Bryan Caplan raises an excellent puzzle, following his visit to the supermarket (I can confirm similar observations, even earlier in the day):
They were out of milk and bread, but there was still plenty of cheese and chocolate. That was easily explained – people knew they could shop again in a few days, so they only needed to stock up on staples. But the more I looked around, the more puzzled I was.
Here's what I noticed: For any given type of product, the most popular brand always sold out first. There were no Eggo waffles, but plenty of Wegmans brand waffles. All the national brands of hot dogs and sausages were gone, but there were plenty of obscure sausages still on the shelves. If you broadened the categories, the pattern remained. In produce, all the bananas were gone, but there were still plenty of apples.
You might say, "What's the puzzle? Of course the most popular stuff sells out first." But that's a feeble explanation. After all, if X is ten times more popular than Y, then you'd expect stores to simply carry ten times as much X as Y. Why would X sell out faster in a blizzard if stores have already taken its greater popularity into account?
I see it like this. When visits to the store are in "normal times," the store weighs "mass goods" vs. "niche goods" when stocking the shelves. Some niche goods will be given shelf space because they get some minority of customers into the store in the first place. (I go to Whole Foods for Spelt Flakes, two or three key cheeses, and my favorite dark chocolate. While I'm there, I end up paying the higher prices for their milk and green peppers, neither of which is better for me than competing products at Shoppers Food Warehouse.) If the store stocks too few niche goods, it attracts too few niche-oriented customers and loses money on milk, meat, etc.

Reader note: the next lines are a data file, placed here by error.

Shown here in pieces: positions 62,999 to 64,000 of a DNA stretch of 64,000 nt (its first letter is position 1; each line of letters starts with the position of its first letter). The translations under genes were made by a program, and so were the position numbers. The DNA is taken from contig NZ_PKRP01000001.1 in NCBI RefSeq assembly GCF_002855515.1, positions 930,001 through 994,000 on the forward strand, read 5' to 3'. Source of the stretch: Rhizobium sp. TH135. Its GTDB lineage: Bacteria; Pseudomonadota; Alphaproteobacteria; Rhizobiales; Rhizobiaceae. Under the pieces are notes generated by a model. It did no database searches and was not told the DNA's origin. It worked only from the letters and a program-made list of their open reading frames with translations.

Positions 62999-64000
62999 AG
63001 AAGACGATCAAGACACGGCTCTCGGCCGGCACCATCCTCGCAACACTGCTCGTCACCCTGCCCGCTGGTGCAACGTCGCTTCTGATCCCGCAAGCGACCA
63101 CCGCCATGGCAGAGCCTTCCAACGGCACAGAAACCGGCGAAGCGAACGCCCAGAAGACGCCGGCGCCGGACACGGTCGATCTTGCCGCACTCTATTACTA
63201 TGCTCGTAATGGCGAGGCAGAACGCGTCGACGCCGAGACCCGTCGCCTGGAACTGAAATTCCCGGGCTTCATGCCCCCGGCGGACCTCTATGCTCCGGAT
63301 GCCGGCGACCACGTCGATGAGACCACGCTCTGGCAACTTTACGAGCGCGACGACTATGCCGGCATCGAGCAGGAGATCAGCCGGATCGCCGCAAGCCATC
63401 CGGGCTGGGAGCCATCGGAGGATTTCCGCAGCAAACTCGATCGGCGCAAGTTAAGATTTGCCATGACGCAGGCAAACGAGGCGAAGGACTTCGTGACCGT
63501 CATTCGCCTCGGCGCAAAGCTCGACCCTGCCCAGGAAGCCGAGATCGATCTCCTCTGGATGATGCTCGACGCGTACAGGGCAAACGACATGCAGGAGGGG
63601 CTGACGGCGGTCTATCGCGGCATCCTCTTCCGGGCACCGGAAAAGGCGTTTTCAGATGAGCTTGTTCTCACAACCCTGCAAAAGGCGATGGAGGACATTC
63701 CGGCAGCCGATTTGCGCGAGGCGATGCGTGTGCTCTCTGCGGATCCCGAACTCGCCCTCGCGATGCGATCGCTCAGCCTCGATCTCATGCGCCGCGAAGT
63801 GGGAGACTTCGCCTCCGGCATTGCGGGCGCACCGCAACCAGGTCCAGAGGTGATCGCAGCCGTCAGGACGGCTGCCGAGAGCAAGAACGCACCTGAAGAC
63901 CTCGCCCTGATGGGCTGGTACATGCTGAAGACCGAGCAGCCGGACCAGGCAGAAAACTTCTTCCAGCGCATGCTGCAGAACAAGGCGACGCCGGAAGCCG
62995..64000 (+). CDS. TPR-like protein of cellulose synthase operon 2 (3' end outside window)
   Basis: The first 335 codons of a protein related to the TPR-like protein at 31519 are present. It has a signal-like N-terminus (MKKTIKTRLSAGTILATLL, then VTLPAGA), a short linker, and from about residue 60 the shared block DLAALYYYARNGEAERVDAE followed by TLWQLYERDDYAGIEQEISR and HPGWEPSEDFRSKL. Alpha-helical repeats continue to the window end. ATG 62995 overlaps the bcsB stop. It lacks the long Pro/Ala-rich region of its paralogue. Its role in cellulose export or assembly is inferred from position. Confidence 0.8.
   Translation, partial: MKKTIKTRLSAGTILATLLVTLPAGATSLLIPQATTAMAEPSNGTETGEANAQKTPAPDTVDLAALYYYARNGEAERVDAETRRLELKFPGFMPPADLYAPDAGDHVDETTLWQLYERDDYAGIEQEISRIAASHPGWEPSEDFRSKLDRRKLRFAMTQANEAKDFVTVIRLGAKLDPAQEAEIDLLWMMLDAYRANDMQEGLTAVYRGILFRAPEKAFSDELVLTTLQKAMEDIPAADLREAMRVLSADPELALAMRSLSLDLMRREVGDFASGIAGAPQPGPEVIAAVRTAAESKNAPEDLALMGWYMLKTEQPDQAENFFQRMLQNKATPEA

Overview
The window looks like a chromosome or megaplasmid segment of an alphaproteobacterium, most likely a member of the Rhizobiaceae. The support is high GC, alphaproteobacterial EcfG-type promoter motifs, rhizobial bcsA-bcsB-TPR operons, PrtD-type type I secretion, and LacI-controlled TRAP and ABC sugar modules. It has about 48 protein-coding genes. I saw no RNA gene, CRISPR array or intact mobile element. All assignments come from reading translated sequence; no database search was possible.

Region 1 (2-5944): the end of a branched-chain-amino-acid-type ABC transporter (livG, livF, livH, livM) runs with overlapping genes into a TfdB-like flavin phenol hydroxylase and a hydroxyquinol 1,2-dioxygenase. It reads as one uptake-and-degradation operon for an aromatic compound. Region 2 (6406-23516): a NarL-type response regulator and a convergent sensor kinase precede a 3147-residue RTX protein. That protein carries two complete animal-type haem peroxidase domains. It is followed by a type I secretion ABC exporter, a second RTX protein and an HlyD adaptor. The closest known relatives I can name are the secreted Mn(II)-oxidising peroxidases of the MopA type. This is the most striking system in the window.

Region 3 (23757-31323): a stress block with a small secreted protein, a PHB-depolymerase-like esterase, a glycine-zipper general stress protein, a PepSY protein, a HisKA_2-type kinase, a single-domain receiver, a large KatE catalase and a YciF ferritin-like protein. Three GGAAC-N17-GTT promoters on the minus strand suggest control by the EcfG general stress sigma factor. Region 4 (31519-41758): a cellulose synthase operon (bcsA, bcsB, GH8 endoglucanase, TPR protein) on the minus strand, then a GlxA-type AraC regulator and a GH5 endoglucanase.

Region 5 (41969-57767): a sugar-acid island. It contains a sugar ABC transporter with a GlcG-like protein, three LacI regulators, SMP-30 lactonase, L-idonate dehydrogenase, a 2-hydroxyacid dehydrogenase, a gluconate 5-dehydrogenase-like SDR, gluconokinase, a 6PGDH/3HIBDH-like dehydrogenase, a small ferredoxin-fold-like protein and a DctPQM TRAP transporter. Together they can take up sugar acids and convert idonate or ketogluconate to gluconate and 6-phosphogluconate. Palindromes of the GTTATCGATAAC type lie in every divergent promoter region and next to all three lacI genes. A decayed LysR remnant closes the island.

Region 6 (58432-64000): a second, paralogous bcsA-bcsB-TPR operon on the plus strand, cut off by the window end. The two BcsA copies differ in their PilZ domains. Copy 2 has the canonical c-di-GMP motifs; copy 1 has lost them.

Note also that the niche buyers tend to hold stocks of their favored goods, so if they have a sudden, unexpected supermarket trip, they don't necessarily need to buy more.
Enter the snowstorm. People are forced to visit the store, more or less. The previous calculations of mass vs. niche goods are no longer appropriate for the new emergency. The store, temporarily, would prefer to have more mass goods and fewer niche goods. The niche goods served the function of "motivating 47 visits a year rather than 23" but in the new short run they are nearly useless for this purpose. We will see too many of them left on the shelves.
Read Bryan's comments section as well. I pondered the "rate of restocking" answers, but slow turnover and slow inventories imply a higher profit margin (if the product can compete for shelf space) and I believe for this to work it has to invoke customer heterogeneity in some manner, as I have done above.
Addendum: Imagine the same problem in the context of a book store. There is an emergency edict which requires everyone to read three newly purchased books over the next week. Borders will be swamped, They will end up short on bestsellers, not their niche books.